Getting sharp, clear text in screen captures — and making sense of Retina displays
Technical writers take a lot of screen captures, often showing interfaces with both text and graphic elements. Usually these are partial screen captures that focus on the part of the screen they are highlighting. (By “screen capture,” I’m referring to captures taken of specific user interfaces.)
In general, a lot of technical writers use Snagit and save the screen captures as PNG files, which is what I also do.
If you want clear, crisp screen captures — especially when those screens contain text — you have several options:
- Capture and display at a 1:1 ratio
- Zoom out on your browser’s magnification before capturing
- Capture from a Retina display and resize in the browser
This last option is somewhat confusing and has pros and cons, so that’s what I’ll spend the most time on in this post.
Capture and display at a 1:1 ratio
If you capture your screen at the same ratio you display the images, the screenshots will usually be sharp and clear. For example, suppose you capture your screen at 600x400px. If you also display your image using the same dimensions, you won’t lose any of the clarity, and your screenshot will remain sharp and clear on other monitors that have similar pixel-per-inch (PPI) density.
However, 600x400px is somewhat large and doesn’t work for all screen captures. At times you may need to show screen sizes larger than 600x400px but then shrink them down to this size.
Overall, trying to follow the 1:1 ratio for capturing and publishing doesn’t really work unless you fill your documentation with partial screenshots (screenshots that show only a partial area of the screen). The more partial a screenshot, the less context you include and the more confusing it becomes to users.
Any time you scale your image up or down, the quality degrades. Mike Spink at Snagit explains why:
Why does scaling cause image quality degradation? Imagine that you transferred your screen capture onto a tile floor comprised of many very small tiles. If you wished to reduce the size of the floor by 50%, you could remove every other tile and then slide the remaining tiles back together again. The problem occurs because some of the tiles that you removed were colored tiles that comprise the content of the image. If there was writing in the image, some of the tiles that comprised characters might be removed. The “dot” over an “i” for example might have been on one of the tiles that you removed, or portions of the top curve in an “e” might now be gone. This results in broken characters, jagged lines and an overall “fuzzy” appearance of the image. (See Snagit (Windows): Images are blurry or fuzzy)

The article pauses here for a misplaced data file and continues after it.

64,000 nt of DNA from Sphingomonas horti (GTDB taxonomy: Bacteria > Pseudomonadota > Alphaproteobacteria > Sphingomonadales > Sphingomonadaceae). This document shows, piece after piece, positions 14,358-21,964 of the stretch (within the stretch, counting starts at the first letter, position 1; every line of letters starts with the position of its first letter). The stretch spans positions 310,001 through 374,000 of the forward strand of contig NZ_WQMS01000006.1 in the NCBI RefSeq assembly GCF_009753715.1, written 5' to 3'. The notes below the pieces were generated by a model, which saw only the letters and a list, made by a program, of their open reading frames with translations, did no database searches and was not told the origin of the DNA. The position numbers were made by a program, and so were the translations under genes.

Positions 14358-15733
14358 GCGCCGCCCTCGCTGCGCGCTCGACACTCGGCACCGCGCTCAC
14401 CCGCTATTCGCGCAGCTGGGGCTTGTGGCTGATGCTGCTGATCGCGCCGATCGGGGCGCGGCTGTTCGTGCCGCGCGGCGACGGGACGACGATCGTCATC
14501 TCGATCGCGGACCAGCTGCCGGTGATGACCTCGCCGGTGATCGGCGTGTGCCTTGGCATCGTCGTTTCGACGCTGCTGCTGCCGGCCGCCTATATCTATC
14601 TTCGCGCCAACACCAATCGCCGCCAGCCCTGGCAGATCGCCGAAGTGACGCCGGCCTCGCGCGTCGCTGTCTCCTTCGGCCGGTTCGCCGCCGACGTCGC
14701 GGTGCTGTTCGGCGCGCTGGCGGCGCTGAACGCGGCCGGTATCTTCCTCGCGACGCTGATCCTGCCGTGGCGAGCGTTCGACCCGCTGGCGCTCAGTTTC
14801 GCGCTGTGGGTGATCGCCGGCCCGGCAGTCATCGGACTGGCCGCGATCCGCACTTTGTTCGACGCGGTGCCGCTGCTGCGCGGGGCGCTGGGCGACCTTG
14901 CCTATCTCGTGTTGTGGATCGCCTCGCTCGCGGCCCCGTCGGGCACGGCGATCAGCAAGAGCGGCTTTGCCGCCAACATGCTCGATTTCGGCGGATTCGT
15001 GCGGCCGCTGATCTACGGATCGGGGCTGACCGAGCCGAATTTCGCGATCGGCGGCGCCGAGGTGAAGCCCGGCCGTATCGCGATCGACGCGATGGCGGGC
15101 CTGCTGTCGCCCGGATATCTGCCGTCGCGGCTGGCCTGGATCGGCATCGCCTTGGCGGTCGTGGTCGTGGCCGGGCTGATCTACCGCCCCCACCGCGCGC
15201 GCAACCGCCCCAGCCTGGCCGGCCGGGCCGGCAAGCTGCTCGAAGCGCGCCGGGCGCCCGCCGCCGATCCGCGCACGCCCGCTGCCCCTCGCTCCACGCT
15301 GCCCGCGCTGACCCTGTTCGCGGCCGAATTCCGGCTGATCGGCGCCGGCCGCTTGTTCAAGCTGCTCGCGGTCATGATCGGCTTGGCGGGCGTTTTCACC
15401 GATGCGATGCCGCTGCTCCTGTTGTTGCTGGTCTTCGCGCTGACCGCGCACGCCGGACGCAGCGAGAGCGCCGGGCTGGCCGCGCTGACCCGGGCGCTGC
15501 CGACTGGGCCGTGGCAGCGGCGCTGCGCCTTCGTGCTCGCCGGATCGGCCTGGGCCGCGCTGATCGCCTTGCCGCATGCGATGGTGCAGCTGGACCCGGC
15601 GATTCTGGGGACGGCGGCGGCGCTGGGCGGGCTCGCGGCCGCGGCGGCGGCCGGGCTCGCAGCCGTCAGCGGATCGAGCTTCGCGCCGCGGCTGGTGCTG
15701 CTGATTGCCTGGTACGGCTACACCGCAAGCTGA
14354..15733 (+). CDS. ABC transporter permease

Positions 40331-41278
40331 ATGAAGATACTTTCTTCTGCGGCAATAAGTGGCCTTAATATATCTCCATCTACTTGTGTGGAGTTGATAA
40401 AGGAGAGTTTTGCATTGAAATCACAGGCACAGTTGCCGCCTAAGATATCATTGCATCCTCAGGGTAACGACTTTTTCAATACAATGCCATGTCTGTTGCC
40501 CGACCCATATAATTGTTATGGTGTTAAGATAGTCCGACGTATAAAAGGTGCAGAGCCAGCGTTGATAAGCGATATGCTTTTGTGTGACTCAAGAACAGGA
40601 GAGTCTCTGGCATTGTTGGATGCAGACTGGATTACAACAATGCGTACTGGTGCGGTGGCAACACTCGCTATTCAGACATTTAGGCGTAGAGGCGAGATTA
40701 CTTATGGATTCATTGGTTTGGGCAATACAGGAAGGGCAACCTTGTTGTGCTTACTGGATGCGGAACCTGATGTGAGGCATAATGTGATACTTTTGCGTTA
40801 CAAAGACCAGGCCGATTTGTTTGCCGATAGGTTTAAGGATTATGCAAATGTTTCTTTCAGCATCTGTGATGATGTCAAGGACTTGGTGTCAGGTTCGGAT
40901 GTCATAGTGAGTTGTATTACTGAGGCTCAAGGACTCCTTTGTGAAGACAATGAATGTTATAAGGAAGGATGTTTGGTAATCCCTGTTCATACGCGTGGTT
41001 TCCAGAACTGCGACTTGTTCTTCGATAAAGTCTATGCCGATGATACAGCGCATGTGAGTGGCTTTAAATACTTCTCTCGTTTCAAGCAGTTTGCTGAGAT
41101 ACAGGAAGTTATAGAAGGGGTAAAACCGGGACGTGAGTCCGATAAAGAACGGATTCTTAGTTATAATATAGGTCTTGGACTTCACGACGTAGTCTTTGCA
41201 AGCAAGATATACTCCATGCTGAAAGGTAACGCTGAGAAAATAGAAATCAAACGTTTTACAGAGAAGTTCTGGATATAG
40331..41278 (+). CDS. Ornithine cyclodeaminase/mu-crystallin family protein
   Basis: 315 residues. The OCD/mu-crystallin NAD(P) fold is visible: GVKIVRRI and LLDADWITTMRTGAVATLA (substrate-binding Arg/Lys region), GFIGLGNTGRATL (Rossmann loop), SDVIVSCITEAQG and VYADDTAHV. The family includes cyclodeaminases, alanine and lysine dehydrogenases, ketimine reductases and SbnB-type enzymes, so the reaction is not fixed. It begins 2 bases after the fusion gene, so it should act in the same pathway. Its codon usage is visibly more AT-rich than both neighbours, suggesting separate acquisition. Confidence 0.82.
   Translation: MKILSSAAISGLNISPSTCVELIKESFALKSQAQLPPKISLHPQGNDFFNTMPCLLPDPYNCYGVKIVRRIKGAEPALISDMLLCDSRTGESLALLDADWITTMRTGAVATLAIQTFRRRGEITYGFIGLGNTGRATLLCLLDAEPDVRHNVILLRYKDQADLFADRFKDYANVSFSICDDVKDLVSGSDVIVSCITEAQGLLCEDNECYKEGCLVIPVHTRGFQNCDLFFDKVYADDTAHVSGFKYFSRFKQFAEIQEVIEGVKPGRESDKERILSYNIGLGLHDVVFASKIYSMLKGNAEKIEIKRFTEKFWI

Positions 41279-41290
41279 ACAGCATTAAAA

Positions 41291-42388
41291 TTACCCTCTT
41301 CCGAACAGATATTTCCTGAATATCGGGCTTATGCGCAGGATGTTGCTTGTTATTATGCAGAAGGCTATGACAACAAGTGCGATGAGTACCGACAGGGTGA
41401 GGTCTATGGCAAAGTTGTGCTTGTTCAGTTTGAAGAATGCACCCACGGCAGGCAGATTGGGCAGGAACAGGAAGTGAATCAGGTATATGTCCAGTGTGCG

In other words, increasing or decreasing your image size causes your graphics program to manipulate the pixels in ways that degrade the original capture, because the graphics program has to compensate for missing pixels in different spaces.
With upsampling, graphics programs have to add pixels where the pixels don’t exist. Wtih downsampling, some of the pixels get removed from various places on the graphic, and this can result in fuzziness as well. For example, if the graphics program removes every fourth pixel, the removed pixels may make the graphic look less crisp because of the places where the pixels get removed.
Zoom out on your browser’s magnification
You can shrink your browser’s display by zooming out (Shift + - on a PC, Cmd + - on a Mac). If the website is coded well, this may reduce the screen size while also keeping the text clear. After you zoom out the screen, take the screen capture.
However, not all sites retain the same proportions well when you zoom out. Additionally, it can be hard to remember exactly how many times you’ve zoomed out, which could create inconsistent magnification levels in your screenshots.
If you have some partial screenshots that aren’t zoomed out, mixed in with some full-size screenshots that are zoomed out, there will also be an inconsistency with the magnification levels. This inconsistency may be all right, but overall I am not a huge fan of zooming out with my browser. It’s just not very practical given that not all sites react uniformly to zooming.
Capture from a Retina display
You can also capture from a Retina display and then resize the image in your browser to a smaller size. This approach requires a Mac monitor with a Retina display. It’s not a straightforward process, and the high resolution of Retina-captured screen are lost on non-Retina monitors.
If you have a MacBook Pro (perhaps hooked up to multiple monitors that may not have Retina displays), move the browser you plan to capture to your Mac’s Retina display and take your screen capture there. Using Snagit, when you save the screenshot you’ll see a “Save using Retina size” check box. (This option only appears if you take the screen capture from a Retina display.)
Save using the Retina size, and then embed the screenshot on your page. If you were to view the embedded screen capture in the browser, you’ll see that the screenshot is actually twice the size of the original dimensions. To compensate for this larger size, add some inline or embedded styles to rescale the display in the browser, such as this:
<img src="screenshot.png" style="max-width:600px"/>